We are delighted and very grateful to receive the 2022 AIPEN Richard Higgott Prize for our article “COVID-19 and the failure of the neoliberal regulatory state,” published in the journal,Review of International Political Economy. It is getting harder to remember just how extraordinary, and extraordinarily awful, the response to COVID-19 was in so many countries, and the sense of shock and disbelief that accompanied every step towards lockdowns and closed borders in the early months of 2020. This article documents our real-time effort, through the ‘fog of war’ of the pandemic’s first year and in the darkness of lockdown, to make sense of a reality that we were living through that seemed to make little sense: How come the world’s richest societies, governed by states rated by international technocrats and scientists as being among the best prepared for a pandemic, failed so abysmally to respond to a challenge they had notionally been anticipating for many years? In short, how did we end up in this mess?
The IMF managing director Kristalina Georgieva has now openly admitted that the year 2023 will witness the slowing down of the world economy to a point where as much as one-third of it will see an actual contraction in gross domestic product. This is because all the three major economic powers in the world, the US, the European Union, and China, will witness slowdowns, the last of these because of the renewed Covid upsurge. Of the three, Georgieva believes, the US will perform relatively better than the other two because of the resilience of its labour market; indeed the greater resilience of the US labour market provides some hope for the world economy as a whole.
There are two ironical elements in Georgieva’s remarks. The first is that the best prospects for the world economy today, even the IMF concedes if only implicitly, lie in workers’ incomes in the US not falling greatly. For an institution that has systematically advocated cuts in wages, whether in the form of remunerations or of social wages, as an essential part of its stabilisation-cum-structural adjustment policies, this is a surprising, though welcome, admission. Of course Georgieva, many would argue, is seeing US labour market resilience only as the result of US’s economic performance and not as its cause. But her considering it a “blessing” (though not an unmixed one for reasons we shall soon see) leaves one in no doubt that the demand-sustaining role of workers’ incomes is also being recognised by her.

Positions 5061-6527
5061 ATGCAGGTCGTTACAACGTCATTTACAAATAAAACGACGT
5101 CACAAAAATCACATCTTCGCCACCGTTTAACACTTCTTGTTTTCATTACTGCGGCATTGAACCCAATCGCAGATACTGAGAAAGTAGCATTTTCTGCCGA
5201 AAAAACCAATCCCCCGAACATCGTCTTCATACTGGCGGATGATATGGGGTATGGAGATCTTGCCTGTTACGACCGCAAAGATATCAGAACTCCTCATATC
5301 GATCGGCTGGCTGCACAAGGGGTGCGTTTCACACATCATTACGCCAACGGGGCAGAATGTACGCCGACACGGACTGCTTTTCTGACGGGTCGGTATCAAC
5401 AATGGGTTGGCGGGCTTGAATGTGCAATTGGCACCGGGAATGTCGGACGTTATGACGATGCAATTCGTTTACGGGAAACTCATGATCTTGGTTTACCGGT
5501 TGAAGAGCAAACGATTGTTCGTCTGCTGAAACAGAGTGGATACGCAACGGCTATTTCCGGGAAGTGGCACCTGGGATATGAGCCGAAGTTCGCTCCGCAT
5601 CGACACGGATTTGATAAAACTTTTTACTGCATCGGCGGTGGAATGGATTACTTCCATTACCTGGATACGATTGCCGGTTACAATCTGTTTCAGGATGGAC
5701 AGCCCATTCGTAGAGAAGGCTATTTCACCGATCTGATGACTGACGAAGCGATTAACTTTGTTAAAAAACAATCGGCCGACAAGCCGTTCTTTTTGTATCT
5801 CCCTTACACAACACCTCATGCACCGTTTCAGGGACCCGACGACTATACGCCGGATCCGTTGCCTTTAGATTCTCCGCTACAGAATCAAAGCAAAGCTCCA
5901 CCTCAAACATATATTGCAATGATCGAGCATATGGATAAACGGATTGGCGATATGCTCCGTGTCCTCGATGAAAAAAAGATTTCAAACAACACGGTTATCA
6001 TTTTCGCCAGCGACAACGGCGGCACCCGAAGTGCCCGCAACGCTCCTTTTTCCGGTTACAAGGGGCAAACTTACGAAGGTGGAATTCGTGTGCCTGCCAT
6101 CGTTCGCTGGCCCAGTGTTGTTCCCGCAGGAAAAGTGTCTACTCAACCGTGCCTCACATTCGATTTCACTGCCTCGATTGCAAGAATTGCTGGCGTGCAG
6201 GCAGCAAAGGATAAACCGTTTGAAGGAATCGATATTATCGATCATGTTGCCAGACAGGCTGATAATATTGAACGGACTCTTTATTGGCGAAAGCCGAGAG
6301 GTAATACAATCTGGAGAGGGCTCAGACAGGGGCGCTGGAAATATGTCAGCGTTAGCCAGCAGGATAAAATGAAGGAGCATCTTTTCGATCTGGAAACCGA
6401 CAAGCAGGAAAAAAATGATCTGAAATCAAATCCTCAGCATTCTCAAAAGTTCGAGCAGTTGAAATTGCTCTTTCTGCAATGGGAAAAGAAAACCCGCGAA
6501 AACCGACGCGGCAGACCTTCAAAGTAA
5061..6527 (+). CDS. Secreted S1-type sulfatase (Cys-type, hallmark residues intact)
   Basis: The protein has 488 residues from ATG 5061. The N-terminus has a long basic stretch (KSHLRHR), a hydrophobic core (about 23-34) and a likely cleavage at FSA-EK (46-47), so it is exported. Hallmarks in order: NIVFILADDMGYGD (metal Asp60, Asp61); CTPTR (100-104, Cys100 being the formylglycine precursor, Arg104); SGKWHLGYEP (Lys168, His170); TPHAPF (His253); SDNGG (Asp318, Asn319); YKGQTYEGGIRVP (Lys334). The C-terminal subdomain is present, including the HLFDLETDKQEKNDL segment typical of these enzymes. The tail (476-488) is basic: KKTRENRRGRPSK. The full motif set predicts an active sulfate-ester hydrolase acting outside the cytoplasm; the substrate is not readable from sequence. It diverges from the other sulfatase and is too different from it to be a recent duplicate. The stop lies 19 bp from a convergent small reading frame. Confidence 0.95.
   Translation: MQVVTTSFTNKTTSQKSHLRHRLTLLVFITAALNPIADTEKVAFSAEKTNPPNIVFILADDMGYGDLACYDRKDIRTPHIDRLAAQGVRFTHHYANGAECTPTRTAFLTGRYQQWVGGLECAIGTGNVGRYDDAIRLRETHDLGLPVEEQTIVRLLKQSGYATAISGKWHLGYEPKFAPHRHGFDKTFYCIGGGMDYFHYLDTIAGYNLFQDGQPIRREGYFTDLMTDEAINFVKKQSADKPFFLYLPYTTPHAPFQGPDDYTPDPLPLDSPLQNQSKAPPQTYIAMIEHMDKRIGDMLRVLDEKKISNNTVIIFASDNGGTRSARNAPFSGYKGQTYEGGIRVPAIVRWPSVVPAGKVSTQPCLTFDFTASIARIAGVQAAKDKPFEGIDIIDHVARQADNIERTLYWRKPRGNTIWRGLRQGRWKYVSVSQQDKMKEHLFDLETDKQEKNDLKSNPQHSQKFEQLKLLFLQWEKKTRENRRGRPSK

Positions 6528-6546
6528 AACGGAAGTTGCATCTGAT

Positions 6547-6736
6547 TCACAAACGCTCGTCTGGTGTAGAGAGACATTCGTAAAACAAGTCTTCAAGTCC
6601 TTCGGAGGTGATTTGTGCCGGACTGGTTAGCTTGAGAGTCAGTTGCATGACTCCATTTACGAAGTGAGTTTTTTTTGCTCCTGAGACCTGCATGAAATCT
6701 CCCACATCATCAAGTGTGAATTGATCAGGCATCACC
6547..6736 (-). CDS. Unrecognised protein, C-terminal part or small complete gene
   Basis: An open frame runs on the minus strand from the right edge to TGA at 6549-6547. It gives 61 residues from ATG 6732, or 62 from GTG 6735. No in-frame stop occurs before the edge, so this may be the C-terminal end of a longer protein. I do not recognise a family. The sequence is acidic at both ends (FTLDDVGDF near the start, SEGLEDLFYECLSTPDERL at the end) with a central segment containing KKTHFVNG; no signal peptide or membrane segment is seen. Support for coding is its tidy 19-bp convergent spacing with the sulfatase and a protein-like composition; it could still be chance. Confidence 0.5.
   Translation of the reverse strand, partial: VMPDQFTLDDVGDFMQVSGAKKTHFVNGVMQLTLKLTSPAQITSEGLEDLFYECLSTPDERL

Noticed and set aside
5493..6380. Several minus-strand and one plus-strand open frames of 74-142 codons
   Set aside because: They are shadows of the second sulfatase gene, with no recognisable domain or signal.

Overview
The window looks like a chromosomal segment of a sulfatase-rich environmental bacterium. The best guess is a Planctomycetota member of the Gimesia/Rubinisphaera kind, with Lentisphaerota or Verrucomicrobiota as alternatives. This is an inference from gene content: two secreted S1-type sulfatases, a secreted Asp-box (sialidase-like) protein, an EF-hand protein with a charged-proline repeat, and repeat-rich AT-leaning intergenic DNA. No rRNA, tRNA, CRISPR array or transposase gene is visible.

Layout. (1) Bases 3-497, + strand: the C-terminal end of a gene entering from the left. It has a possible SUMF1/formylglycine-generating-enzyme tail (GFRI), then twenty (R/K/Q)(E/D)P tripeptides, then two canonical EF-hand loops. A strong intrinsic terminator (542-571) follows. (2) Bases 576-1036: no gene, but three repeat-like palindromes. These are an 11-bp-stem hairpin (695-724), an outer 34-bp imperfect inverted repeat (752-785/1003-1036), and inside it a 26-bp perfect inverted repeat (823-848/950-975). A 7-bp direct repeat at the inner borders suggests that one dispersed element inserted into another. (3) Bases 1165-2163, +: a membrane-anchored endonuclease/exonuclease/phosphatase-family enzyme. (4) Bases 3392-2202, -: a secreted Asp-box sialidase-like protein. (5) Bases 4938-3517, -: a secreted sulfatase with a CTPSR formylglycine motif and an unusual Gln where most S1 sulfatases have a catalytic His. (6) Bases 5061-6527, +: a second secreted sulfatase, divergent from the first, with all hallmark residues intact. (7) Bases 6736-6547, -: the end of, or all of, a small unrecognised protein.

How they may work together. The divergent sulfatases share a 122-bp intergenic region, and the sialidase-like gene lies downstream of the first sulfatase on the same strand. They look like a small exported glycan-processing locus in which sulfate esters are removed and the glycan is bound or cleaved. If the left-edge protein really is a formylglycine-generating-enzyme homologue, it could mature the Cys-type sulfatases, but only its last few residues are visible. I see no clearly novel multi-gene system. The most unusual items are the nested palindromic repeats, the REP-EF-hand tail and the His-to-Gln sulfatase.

The reaction to the sabotage of three of the four Nord Stream 1 and 2 pipelines in four places on Monday, September 26, has focused on speculations about who did it and whether NATO will make a serious attempt to discover the answer. Yet instead of panic, there has been a great sigh of diplomatic relief, even calm. Disabling these pipelines ends the uncertainty and worries on the part of US/NATO diplomats that nearly reached a crisis proportion the previous week, when large demonstrations took place in Germany calling for the sanctions to end and to commission Nord Stream 2 to resolve the energy shortage.
The German public was coming to understand what it will mean if their steel companies, fertilizer companies, glass companies and toilet-paper companies were shutting down. These companies were forecasting that they would have to go out of business entirely – or shift operations to the United States – if Germany did not withdraw from the trade and currency sanctions against Russia and permit Russian gas and oil imports to resume, and presumably to fall back from their astronomical eight to tenfold price increase.
It is impossible to track the geoeconomic turbulence inherent to the “birth pangs” of the multipolar world without the insights of Professor Michael Hudson at the University of Missouri, and author of the already seminal The Destiny of Civilization.
In his latest essay, Professor Hudson digs deeper into Germany’s suicidal economic/financial policies; their effect on the already falling euro – and hints at some possibilities for fast integrating Eurasia and the Global South as a whole to try to break the Hegemon’s stranglehold.
That led to a series of email exchanges, especially about the future role of the yuan, where Hudson remarked:
“The Chinese whom I’ve talked to for years and years did not expect the dollar to weaken. They’re not crying about its rise, but they are concerned about flight capital from China as I think after the Party Congress [starting on October 16] there will be a crackdown on the Shanghai free-market advocacy. Pressure for the coming changes has been long building up. The spirit of reform to rein in ‘free markets’ was spreading among students over a decade ago, and they have been rising in the Party hierarchy.”